G.W. Camp Coaches were often positioned on remote, un-serviced sidings. The sister to this tank wagon was photographed with a Camp Coach at Powerstock, on the Bridport Branch in Dorset, in 1938. With no mains water supply, the tank wagon provided water for all purposes, although another source suggests water for drinking for the station and the residents came in daily in churns by passenger tran from Maiden Newton. Other Camp Coaches are know to have been serviced by dedicated 6-wheel water tankers based on the ubiquitous G.W 6-wheel milk tankers. All such examples of both tankers were assigned to the Loco Department, as they were also used for locomotive operations. From a photo.

£15.00 each

 

No.381      Herbert Rigler of Bournemouth Central, Coal Merchant, 5-plank wagon on 9’ wheelbase wagon with coal load, No.106

Bright red body, white lettering shaded black.   
Suitable: LSWR, SR, S&DJR, probably GWR, others

Authentic

Herbert Rigler senior established himself in 1879, possibly aged 14, as a coal, coke and firewood, corn, hay and straw merchant and contractor. He soon had premises at 136 (later re-numbered as 358) Wimborne Road, Winton. His eldest son, Herbert Thomas Rigler, emigrated to Australia in 1908 , after family arguments, and was subsequently killed on the Somme in 1916. His younger brother, Alfred Rigler, took over the business in 1924, which soon amalgamated with (was taken over by?) Bradford & Sons Ltd, Coal Factors of Yeovil. From a photo.  

£13.00 each

 

No.386 W.Jewell of Exeter.
5-plank wagon with coal load on 9’ wheelbase, No.2

Chocolate Brown body, white lettering shaded black,
Suitable:
GWR, LSWR, SR, others

Authentic 

William Jewell entered the coal trade with seemingly no previous connection to the industry. Born in Dawlish in 1873 he worked as a lath renderer and mason’s labourer before changing occupation. By 1904 he was trading in coal from Queen Street Station, Exeter (today Exeter Central). He purchased two 8-ton wagons from Gloucester RC&WCo., both registered by the GWR. In 1911 William was living with his family in Tudor Street, Exeter, described as a coal merchant and employer. In that year he renewed the repair contracts on both wagons for a further 7 years. William may have died in 1914. The business subsequently appears to have been sold, possibly to a larger Exeter merchant such as Varwell Guest & Co. who may have helped him previously. From a photo.

£13.00 each

 

No.410 J Arkell & Sons Ltd, Arkell's Kingsdown Brewery, Swindon, MR-style vent van, No.16.

Dark Green body, gold lettering, fine red shadow
Suitable:
GWR, S&DJR, M&SWJR, maybe others

Tailored based on historic documents

John Arkell started brewing in 1843, using barley from his own farm at Stratton St.Margaret, near Swindon. Fortuitously, this coincided with the rapid growth of Swindon, spurred by the building of the great GWR works. He built a new steam brewery in 1861, and by 1900 owned around a quarter of all the pubs in Swindon. Arkell’s remains a family business today, supporting over 110 owned pubs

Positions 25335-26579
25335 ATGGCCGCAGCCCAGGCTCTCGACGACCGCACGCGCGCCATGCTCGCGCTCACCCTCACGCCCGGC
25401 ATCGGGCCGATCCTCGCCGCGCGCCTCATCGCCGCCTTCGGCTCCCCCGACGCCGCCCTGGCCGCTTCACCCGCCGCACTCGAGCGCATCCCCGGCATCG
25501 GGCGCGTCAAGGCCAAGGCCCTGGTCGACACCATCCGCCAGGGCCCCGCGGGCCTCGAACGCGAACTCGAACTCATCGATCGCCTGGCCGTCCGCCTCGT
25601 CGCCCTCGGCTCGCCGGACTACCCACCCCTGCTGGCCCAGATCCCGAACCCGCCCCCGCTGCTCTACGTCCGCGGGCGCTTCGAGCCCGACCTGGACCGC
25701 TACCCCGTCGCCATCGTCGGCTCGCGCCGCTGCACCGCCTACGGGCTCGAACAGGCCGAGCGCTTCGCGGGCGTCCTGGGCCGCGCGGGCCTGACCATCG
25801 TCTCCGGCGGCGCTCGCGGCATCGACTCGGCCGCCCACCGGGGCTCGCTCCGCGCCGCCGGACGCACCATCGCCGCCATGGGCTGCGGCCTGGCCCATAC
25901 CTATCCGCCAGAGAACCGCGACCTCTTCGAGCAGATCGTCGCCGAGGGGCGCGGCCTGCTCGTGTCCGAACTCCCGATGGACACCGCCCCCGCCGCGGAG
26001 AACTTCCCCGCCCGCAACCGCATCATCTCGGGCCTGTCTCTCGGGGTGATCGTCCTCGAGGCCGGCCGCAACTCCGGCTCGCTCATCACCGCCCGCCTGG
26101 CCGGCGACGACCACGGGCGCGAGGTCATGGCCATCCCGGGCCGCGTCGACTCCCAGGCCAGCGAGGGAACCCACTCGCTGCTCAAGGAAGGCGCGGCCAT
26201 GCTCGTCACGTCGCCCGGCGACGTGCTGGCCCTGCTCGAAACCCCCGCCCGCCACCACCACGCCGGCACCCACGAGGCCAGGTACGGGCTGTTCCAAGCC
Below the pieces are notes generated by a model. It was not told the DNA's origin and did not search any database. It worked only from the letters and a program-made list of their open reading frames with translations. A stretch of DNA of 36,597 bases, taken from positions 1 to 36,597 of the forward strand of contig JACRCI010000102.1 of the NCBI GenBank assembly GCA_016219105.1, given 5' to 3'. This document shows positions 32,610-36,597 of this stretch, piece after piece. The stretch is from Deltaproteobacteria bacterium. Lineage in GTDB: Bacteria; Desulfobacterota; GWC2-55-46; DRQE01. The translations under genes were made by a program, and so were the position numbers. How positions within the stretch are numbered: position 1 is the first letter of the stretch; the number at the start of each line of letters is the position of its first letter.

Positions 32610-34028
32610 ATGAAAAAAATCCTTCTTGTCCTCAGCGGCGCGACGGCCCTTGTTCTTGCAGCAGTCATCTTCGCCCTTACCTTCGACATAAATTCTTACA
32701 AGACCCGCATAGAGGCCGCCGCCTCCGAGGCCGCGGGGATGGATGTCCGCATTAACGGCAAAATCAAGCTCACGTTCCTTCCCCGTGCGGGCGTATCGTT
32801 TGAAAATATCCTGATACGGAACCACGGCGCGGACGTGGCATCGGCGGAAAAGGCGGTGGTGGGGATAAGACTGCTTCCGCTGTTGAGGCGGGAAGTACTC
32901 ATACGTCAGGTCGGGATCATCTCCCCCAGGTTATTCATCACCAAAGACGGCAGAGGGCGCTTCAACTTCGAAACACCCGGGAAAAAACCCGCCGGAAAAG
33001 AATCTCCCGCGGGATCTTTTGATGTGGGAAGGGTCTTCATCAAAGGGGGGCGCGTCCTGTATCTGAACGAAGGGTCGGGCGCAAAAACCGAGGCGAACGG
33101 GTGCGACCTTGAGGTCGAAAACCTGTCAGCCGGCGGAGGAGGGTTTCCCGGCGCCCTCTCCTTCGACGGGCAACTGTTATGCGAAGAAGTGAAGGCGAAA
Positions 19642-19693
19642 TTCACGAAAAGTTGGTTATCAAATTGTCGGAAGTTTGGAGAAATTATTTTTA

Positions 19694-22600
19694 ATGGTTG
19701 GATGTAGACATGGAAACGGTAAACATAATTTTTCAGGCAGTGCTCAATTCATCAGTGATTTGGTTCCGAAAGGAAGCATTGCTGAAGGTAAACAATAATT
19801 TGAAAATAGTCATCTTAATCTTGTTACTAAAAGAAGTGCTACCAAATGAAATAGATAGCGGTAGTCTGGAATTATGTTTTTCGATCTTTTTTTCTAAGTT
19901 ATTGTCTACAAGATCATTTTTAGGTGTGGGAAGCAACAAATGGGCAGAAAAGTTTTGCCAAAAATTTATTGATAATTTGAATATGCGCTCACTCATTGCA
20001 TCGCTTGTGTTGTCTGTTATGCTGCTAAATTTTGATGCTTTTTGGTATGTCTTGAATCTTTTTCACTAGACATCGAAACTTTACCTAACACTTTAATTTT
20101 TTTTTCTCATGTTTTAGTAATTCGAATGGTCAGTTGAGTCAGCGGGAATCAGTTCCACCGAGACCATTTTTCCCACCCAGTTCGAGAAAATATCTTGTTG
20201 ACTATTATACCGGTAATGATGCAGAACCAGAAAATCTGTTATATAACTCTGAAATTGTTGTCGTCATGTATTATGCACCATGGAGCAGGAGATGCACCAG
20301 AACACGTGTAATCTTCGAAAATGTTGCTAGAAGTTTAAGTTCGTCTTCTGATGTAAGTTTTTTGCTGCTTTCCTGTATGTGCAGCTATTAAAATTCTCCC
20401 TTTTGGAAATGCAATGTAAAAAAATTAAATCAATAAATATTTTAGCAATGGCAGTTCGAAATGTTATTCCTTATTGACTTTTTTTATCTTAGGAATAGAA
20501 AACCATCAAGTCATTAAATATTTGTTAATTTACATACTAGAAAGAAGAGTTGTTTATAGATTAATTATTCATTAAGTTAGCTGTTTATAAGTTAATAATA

£15.00 each

 

No.351. Robert Lush & Son of Tisbury, 7-plank wagon on 9' wheelbase, with coal load, No.3.

Red Oxide body, black and cream lettering,
Suitable:
L&SWR, SR, S&DJR, GW ,

Authentic  

Robert Lush was the local coal merchant at Tisbury in the later 19th Century, through until at least the 1930s. Tisbury is a modest rural station in South Wiltshire, built by the Salisbury & Yeovil Railway Co.. It opened in May 1859, with the main line being doubled in 1863. It included a goods yard with a refuge siding, two goods sidings and a loading bank on the up side, and a refuge siding and a coal siding serving three staiths, on the down side. This wagon was photographed, in company of several Ford Model T pick-ups, c.1925.

£13.00 each

 

Earlier wagons

Our Limited Edition wagons are exactly that: they are available for a limited period and when they are all sold, they cease to be available!

However, we do very occasionally have access to individual wagons which were previously 'sold out', perhaps when a regular customer has asked us to help them as they 'thin' their collection; we no longer keep a waiting list for specific wagons, instead when any are available they will be noted in Red on the HISTORY page with their prices.

There are a number of earlier wagons, plus a few similar wagons produced by other Limited Edition specialists, available today (28th October 2021): they are listed on the HISTORY pages with their prices.

 

releases.

 

 


Click here to return to the top of this page